Lonestar – Amazed

First Hit #1: March 4, 2000

What is the difference between a country ballad and a pop one? In the case of Lonestar, very little. There’s some steel guitar wandering through on occasion, like a loitering youth at a convenience store. There’s a fiddle that sits in the background, because that’s the law in country music. The vocals have a bit of a twang to them that doesn’t really show up very much in pop music, which is kind of refreshing and a bit different when compared to the rest of the chart, though significantly less appealing if you grew up in a rural area like I did.

Otherwise, apart from some instrumental touches, this is a pretty typical piano-driven pop ballad, something proven by how many people have covered it and turned it into exactly that. An argument could be made that country music is just pop with different instruments, but that’s not always the case. Country often goes in directions that can take it pretty far afield from what would normally top a pop chart. However, with a crossover hit like Lonestar managed, we do get pop music with different instruments, and not even that many different instruments. It’s a retrofitted vocalist and a couple instrumental edits away from being straight up pop music, the only reason it gets classified as country is due to Lonestar clinging to those small cliches that define the genre.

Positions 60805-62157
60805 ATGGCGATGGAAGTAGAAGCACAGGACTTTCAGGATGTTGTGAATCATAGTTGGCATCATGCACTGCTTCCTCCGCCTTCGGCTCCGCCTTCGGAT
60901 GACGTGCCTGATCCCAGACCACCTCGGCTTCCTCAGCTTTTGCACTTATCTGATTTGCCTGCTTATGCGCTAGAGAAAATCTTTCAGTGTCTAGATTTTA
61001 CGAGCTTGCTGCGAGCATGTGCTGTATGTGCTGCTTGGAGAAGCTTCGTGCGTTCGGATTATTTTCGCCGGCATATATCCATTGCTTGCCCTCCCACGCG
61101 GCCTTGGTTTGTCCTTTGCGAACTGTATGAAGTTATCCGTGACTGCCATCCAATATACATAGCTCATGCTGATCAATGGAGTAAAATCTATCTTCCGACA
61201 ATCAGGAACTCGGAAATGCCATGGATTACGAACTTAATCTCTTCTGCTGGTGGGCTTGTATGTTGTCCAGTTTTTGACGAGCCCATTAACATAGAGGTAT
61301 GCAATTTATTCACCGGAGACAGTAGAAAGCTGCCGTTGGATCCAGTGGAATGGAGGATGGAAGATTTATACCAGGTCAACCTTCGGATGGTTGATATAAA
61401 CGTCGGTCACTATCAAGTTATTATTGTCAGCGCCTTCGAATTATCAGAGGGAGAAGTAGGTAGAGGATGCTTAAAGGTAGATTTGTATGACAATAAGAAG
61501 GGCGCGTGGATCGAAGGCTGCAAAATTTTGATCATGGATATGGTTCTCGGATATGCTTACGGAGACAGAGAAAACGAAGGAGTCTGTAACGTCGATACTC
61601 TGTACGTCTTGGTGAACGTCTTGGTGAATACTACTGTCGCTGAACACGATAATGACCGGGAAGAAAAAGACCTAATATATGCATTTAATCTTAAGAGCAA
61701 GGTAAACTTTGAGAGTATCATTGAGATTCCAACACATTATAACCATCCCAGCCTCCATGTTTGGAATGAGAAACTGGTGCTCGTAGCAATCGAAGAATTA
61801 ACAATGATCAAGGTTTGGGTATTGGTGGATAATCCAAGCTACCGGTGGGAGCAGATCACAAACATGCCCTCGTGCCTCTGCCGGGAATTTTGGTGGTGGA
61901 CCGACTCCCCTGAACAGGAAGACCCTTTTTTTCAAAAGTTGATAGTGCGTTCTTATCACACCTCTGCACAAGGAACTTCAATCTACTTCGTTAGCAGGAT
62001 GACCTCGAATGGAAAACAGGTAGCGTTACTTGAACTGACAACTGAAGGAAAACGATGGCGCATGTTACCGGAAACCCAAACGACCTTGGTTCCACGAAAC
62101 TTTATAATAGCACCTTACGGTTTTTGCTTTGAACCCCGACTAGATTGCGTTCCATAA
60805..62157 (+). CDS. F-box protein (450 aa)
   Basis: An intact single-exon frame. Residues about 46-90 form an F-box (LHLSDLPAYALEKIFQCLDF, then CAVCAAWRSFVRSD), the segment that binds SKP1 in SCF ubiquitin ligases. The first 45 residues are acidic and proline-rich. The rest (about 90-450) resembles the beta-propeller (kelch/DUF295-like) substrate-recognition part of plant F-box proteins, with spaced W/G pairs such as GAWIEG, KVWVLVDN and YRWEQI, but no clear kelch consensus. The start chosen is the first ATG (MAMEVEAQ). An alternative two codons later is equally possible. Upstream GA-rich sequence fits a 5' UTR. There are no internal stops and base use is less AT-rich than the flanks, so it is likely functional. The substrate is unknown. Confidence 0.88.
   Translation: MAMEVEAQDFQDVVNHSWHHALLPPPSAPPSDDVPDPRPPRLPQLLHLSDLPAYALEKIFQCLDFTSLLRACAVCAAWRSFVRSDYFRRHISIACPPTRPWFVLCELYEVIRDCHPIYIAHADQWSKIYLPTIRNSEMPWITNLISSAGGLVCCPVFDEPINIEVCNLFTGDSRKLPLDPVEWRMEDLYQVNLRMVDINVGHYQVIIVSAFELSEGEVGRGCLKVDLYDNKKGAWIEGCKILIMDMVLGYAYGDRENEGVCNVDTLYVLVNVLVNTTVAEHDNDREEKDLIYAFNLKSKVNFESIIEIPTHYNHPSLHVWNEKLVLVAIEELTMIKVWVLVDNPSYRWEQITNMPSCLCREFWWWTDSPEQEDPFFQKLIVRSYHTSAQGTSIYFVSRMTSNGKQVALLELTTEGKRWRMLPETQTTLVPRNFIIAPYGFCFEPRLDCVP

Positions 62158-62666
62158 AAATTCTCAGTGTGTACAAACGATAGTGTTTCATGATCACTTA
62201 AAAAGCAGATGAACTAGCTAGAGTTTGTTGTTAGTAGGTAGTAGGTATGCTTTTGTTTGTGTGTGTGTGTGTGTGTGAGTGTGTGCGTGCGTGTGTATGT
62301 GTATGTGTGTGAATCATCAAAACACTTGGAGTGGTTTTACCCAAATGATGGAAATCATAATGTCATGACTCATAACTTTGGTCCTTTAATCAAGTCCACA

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One Response to Lonestar – Amazed

  1. RBerman says:

    When Elton John uses a steel guitar (Tiny Dancer) nobody thinks it’s country. He’s not American, and unlike Keith Urban, he doesn’t adopt American country vocal twang. Still, mostly the country/rock distinction is one of image rather than musical substance, as each genre caters to the self-identifying urges of a specific subculture. Looks like the “twenty years later rule” is in effect, with Shania Twain, Faith Hill, and Lonestar taking the place of Kenny Rogers, Dolly Parton, and Juice Newton. Lonestar had nine #1s on country radio, but only this one in the US Top Twenty. Apparently this song was remixed for the pop charts after its original country release. I couldn’t find the two versions to contrast, however.

    Also, this song’s verse ripped off the melody of the extremely popular Christian tune “Shout to the Lord” (http://www.youtube.com/watch?v=I71XhjqoHvs) pretty blatantly. It’s from 1993 but didn’t hit the Hot 100 until featured on American Idol in 2008. Anyway, it’s a catchy song, and so is Lonestar’s version, which was produced by Christian music veteran Dann Huff.

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